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Chapter 116: Sita’s Trial by Fire
Sita’s Trial by Fire
After hearing these harsh and hair-raising words spoken by Rama, Sita became greatly distraught. Hearing her husband’s terrible accusations for the first time in a large gathering, the Princess of Mithila became bowed with shame. As if pierced by those arrow-like words, she drew her limbs within herself and shed profuse tears. Then, wiping her tear-stained face, she slowly spoke to her husband with a chocked-up voice:
“Why do you address me with such jarring, rough and unbecoming words, O valiant one, as a common man would a common woman? I am not as you think, O strong-armed one. Trust Me! I swear by my own character! Because of the conduct of certain women, you are doubtful about women as a whole. If you were just testing me, then give up this doubt! When I came into contact with Ravana’s body, I was helpless, my lord. It was not my choice to do that. Destiny is to blame in that regards. What is under my control, my heart, that always abides in you. Being unprotected as I was, what was I to do with my limbs when they were under the control of someone else? If you could not know me after growing up intimately with me and living with me, then I am completely finished.
“When the great hero Hanuman was sent to find me, why did you not reject me while I was still in the city of Lanka, O king? I would have given up my life right in front of Hanuman as soon as I would have heard that you had rejected me. Then you would not have undertaken this useless enterprise, putting your life in danger, nor would your friends have undergone such unnecessary difficulty. Moreover, You, O tiger among kings, like a little man prone to fits of anger, have given singular importance to the general nature of women. I am known as the daughter of King Janaka not because I took birth from him, but because I came out of the ground itself at the sacrificial arena. Neither did you give much importance to my conduct, O You who knows what good conduct is. Neither did you consider as valid the fact that you accepted my hand in matrimony in our youth. You have turned your back on all my devotion and good disposition.”
While speaking in this way with a voice chocked up with tears, Sita said to Lakshmana, who was disheartened and absorbed in thought: “O son of Sumitra, prepare for me a pyre, the only remedy for this calamity! Agonized by these false rumors, I cannot bear living. I shall enter a blazing fire, the only course left for me now that I have been rejected in a public gathering by my husband who is not pleased with my qualities.” When requested in this way by Sita, Lakshmana, who was overwhelmed with indignation, looked at Rama. Recognizing Rama’s mental pleasure displayed by His physical appearance, the valiant Lakshmana raised a pyre in accordance with Rama’s wish. While Rama stood with His head hanging down, Sita circumambulated Him and approached the blazing fire. Bowing down respectfully to the gods and Brahmanas, Sita joined her palms, approached the fire and said:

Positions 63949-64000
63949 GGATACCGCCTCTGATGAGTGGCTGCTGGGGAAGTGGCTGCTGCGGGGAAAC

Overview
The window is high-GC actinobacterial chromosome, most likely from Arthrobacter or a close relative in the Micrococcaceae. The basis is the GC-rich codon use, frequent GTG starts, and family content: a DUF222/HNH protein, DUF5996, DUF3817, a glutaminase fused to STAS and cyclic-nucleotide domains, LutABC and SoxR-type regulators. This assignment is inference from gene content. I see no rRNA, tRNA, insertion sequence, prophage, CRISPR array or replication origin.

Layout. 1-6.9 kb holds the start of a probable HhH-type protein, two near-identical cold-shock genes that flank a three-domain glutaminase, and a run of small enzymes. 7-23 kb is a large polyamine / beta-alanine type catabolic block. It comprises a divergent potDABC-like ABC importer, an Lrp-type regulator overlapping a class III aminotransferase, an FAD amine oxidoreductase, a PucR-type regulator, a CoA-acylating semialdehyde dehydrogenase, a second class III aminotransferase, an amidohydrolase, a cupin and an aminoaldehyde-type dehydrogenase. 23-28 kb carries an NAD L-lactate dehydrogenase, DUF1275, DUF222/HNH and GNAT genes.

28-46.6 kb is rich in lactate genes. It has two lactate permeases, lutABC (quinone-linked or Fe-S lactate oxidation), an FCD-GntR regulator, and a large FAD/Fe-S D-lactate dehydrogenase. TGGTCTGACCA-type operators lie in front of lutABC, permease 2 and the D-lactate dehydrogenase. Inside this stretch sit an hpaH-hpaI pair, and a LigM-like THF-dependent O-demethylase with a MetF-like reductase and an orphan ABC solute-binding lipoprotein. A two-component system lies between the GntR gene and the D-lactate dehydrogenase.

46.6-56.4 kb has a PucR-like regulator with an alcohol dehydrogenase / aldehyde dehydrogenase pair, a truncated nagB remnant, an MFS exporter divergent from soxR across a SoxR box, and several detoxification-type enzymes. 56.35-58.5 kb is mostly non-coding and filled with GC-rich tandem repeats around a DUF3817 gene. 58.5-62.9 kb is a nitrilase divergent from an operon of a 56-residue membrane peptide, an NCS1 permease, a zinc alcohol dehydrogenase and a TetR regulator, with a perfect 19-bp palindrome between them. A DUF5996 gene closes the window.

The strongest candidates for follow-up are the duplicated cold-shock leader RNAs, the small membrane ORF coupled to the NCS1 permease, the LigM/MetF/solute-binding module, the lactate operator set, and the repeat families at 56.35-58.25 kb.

“As My heart never turns away from Rama, may the god of fire, the witness of the world, protect Me on all sides. Since Rama considers Me polluted, even though My character is pure, may the god of fire, the witness of the world, protect Me on all sides. In as much as I have never been unfaithful to Rama by action, thoughts or words, let the god of fire protect Me. Since the sun-god, the wind, the directions, the moon, the day, the twilights, the night, the earth and others know that I am endowed with good qualities, may the god of fire protect Me.”
After saying this, Sita circumambulated the fire respectfully and then entered into the blazing flames with an undisturbed mind. The large crowd there with children and elderly people saw the Princess of Mithila enter the fire. Adorned with sparkling god ornaments, She shone like freshly melted gold. In the presence of everyone, She threw Herself into the blazing fire. Then all living beings saw the highly fortunate Sita, who was glowing like a golden altar, enter into the fire. All the women screamed when they saw Her falling into the fire, like an unbroken stream of clarified butter offered with mantras into a sacred fire. All the three worlds of gods, gandharvas and danavas saw Her falling into the fire, like a goddess cursed to fall from heaven to hell. As She was entering the fire, from the rakshasas and monkeys rose a loud cry of shock that was really strange.
Thus completes 116th Chapter of Yuddha Kanda of the glorious Ramayana of Valmiki, the work of a sage and the oldest epic.
Sriman Moola Rama Vijayate
Biggs, Robert. (2005). Yuddha-kanda – The Conquest of Lanka.
Merriam-Webster. (2007). At http://www.m-w.com.
Reference.com. (2007). At http://www.reference.com.
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